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Shining Pigs

The allusions to pork in every bill congress votes on often makes me want to swear off bacon for good. I’m sure that Friday’s bailout was no different. 451 pages? That right or was I reading an article that tried to make reference to Farenheight 451? One bit of tastey pork that someone slipped into the $700 Billion Bailout package was an extension of the solar energy credit. Back in June in my post Bad Energy Mojo, I complained that congress let the credits for wind and solar expire. Now it’s back and better than ever, a 30% credit with no limit. More details available from the SanFrancisco Business Times article Massive Solar credit Ok’d with Bailout.
I talked some numbers in April’s Waiting for the Sun, where I offered that a 1KW system would cost about $9500 installed, and give the user $360 worth of power each year. Now, with a 30% credit, the cost is down to $6650, and that $360 of electricity is a 5.4% return, an attractive rate given the alternatives. I remain optimistic that this snowballs into a competitive alternate energy source, ultimately offering the US energy independence.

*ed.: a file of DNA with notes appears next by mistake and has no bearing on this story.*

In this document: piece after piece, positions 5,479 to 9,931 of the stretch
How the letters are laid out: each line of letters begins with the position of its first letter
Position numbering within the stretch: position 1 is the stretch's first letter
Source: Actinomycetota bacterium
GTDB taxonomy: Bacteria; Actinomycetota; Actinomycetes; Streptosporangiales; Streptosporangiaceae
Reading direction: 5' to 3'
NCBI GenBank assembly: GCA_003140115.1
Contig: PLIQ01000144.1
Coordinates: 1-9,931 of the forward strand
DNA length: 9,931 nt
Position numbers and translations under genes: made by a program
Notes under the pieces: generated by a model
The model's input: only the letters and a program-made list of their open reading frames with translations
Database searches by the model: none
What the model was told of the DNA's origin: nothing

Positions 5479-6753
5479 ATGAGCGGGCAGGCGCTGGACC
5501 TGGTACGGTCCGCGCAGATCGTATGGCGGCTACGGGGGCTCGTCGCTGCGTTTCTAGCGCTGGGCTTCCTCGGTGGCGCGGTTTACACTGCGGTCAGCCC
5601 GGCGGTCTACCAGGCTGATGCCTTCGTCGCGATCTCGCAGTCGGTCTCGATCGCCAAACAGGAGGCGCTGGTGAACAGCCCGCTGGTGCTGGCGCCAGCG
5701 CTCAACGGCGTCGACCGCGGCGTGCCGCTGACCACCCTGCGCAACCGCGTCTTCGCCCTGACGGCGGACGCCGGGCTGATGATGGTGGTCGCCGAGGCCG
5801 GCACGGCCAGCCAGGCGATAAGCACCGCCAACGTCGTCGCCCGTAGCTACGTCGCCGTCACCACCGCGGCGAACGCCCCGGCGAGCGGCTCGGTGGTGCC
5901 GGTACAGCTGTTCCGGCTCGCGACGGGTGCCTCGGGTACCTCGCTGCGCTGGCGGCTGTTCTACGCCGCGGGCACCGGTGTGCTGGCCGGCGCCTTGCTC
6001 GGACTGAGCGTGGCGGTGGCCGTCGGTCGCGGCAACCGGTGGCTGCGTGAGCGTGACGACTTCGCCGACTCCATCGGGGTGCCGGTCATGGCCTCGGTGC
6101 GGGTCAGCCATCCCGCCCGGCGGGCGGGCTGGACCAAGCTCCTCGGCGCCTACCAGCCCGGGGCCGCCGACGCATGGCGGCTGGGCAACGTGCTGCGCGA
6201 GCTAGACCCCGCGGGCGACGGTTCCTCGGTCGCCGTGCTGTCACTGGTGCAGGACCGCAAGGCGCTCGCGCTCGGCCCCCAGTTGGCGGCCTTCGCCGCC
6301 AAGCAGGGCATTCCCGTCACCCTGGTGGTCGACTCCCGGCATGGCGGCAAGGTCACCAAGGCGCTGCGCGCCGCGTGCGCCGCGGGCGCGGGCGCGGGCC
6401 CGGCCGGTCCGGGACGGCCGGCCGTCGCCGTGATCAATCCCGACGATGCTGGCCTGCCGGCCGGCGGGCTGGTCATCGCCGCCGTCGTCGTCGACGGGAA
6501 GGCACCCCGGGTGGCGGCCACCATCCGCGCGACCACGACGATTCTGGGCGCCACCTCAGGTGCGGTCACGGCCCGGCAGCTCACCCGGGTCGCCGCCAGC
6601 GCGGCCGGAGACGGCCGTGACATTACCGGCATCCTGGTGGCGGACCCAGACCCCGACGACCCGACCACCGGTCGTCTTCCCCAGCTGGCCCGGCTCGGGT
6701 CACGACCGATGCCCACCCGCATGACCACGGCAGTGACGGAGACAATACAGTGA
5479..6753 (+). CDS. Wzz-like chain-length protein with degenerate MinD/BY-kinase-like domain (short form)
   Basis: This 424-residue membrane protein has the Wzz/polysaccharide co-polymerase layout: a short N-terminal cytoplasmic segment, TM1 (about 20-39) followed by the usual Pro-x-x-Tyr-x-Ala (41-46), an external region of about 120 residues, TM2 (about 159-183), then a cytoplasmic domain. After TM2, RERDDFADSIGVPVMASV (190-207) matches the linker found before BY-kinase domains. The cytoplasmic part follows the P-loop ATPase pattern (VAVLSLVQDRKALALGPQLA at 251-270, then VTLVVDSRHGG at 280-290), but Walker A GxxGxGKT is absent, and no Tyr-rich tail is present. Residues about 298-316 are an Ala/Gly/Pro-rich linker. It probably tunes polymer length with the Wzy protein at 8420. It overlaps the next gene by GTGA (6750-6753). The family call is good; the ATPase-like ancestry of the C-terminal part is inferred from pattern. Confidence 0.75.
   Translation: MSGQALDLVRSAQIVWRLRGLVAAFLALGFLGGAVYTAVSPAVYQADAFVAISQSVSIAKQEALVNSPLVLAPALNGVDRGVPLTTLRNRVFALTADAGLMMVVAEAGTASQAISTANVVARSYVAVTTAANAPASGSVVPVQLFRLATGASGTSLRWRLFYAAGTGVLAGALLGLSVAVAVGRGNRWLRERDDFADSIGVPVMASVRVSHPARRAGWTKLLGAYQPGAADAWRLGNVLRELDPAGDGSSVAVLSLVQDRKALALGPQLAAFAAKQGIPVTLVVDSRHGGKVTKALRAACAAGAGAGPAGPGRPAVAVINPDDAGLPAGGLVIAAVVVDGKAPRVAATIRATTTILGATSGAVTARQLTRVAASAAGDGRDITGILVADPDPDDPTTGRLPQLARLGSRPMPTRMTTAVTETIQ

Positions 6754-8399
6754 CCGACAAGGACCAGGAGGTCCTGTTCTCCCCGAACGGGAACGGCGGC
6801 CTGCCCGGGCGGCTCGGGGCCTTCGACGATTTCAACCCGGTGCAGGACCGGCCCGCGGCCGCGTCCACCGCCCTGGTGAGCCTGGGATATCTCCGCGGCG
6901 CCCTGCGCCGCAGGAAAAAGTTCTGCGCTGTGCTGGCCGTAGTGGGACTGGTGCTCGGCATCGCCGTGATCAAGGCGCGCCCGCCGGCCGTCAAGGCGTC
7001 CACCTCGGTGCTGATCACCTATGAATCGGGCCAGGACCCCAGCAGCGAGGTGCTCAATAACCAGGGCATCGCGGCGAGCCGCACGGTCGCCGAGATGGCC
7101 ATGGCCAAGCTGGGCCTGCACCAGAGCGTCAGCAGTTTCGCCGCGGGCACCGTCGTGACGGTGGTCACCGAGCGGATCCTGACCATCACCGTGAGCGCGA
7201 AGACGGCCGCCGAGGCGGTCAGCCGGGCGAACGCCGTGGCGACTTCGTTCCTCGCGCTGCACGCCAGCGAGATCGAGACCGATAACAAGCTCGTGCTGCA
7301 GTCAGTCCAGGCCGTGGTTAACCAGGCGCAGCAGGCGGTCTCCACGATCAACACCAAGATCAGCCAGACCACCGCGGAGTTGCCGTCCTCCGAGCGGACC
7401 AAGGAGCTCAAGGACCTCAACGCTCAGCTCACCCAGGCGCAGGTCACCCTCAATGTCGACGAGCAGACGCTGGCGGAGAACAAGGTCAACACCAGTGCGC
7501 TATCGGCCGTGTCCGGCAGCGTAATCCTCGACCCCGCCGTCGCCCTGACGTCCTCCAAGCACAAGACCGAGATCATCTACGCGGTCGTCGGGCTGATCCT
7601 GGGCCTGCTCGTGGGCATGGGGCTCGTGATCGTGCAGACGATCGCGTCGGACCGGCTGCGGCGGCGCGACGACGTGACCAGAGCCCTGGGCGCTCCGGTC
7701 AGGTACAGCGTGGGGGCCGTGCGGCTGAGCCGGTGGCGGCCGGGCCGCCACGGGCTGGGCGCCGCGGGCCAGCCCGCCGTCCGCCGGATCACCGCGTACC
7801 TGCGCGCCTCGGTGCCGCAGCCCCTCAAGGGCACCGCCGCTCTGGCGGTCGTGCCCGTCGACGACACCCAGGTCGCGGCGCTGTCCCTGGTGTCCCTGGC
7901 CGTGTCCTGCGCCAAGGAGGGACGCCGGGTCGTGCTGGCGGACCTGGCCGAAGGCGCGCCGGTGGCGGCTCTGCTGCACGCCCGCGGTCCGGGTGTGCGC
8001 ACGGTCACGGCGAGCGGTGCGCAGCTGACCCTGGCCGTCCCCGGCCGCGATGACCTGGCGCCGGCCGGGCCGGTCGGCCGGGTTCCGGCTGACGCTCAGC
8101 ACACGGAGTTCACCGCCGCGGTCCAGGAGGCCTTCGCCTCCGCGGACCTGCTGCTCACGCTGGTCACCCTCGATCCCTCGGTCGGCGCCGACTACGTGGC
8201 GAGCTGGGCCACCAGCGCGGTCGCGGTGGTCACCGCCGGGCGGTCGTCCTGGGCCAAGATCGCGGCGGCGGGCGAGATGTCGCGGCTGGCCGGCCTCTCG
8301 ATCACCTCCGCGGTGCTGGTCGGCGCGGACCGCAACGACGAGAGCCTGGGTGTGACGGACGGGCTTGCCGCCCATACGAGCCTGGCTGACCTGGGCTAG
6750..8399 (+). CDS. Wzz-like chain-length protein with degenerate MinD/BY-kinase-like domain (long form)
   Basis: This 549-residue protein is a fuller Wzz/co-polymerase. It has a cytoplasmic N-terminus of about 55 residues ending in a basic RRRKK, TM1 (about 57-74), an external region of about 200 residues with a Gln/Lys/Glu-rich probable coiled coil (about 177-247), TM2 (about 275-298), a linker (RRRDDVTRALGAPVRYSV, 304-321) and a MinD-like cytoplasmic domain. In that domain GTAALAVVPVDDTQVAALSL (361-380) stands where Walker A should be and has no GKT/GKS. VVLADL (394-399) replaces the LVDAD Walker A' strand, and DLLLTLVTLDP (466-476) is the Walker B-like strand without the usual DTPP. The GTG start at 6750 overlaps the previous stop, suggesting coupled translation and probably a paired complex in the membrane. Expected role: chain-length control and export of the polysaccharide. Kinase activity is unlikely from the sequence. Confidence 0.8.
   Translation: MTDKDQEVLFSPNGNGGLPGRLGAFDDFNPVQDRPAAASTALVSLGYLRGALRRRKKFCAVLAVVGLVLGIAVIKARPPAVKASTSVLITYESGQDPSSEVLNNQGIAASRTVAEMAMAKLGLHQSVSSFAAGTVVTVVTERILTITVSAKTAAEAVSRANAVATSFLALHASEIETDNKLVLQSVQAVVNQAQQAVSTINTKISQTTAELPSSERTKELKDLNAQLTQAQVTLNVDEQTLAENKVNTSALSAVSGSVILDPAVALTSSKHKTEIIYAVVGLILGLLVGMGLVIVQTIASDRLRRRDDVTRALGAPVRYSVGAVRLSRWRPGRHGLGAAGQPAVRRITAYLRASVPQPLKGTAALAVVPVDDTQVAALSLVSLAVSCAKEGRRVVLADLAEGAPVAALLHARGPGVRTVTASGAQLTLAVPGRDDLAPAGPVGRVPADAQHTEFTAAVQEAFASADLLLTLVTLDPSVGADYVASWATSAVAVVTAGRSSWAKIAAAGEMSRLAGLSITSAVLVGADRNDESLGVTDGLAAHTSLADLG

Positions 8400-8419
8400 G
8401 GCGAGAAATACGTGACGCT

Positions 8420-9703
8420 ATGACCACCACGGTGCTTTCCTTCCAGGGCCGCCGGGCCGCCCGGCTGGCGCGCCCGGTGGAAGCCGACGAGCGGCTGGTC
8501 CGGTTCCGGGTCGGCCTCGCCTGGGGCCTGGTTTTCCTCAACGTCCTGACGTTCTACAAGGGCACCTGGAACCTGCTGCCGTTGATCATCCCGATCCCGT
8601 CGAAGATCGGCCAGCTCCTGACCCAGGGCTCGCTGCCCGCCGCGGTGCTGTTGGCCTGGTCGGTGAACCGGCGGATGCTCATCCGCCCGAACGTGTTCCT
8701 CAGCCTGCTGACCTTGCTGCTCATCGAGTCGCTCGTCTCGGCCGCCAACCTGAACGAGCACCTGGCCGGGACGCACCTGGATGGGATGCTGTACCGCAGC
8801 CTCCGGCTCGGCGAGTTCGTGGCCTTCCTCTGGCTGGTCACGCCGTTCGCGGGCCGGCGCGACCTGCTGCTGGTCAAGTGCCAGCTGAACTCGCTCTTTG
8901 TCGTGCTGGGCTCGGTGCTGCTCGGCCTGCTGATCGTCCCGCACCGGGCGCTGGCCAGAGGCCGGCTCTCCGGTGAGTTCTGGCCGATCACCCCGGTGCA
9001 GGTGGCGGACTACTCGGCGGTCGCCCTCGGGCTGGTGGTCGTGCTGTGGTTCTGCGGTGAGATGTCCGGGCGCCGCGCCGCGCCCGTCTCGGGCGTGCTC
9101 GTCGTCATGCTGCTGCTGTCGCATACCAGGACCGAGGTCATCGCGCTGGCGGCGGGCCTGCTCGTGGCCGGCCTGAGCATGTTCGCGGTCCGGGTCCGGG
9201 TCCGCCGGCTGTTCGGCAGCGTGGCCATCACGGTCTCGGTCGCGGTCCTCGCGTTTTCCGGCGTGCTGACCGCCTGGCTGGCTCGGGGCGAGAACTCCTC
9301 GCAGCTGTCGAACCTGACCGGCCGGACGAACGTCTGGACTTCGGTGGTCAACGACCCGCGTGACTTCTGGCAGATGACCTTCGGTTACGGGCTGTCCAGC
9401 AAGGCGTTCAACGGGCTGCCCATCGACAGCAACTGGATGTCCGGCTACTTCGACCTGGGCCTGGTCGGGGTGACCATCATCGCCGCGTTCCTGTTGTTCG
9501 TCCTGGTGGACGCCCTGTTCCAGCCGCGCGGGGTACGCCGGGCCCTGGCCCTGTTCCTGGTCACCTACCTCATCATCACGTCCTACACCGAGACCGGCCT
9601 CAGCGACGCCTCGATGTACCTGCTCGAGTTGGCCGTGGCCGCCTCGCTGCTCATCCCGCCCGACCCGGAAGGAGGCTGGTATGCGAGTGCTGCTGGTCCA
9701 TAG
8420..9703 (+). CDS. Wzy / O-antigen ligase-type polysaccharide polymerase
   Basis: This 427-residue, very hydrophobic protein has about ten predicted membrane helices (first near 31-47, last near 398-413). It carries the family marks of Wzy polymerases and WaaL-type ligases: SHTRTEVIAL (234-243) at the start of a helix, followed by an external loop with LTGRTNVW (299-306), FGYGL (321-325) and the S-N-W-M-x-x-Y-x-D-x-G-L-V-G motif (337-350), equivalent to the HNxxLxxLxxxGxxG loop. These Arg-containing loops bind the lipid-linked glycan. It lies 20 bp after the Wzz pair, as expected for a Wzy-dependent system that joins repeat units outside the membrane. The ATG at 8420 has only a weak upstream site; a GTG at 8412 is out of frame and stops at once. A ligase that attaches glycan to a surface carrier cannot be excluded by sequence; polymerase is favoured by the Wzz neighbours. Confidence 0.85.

• Augustine October 6, 2008, 11:22 am


    In spite of your enthusiasm for solar energy, a return on investment of almost 20 years WITH subsidies demonstrates why it’s just another pork. If solar energy were that good, it wouldn’t require subsidies and these figures indicate why it’s not.

  • JOE October 6, 2008, 3:30 pm

    I respect your opinions and will always approve your posts. You get me thinking about my position and my writing style. The progress in solar power efforts are not comparable to processor technology, you’ve taught me that. I do think there’s a tipping point where solar is a better deal than purchasing from the power company. I also know that electricity costs continue to rise while solar generation does drop, albeit more slowly than I’d like. I also need to research more about variable pricing, i.e. when power companies charge more at times of peak demand for comercial customers. My local supermarket will have a breakeven cost much higher than mine as they pay that premium. So if they can use solar to just kill that peak demand, they may find the current systems are worth buying. And cost does drop with increased volume production (within reason, of course.)
    As always, your input is welcome and appreciated.

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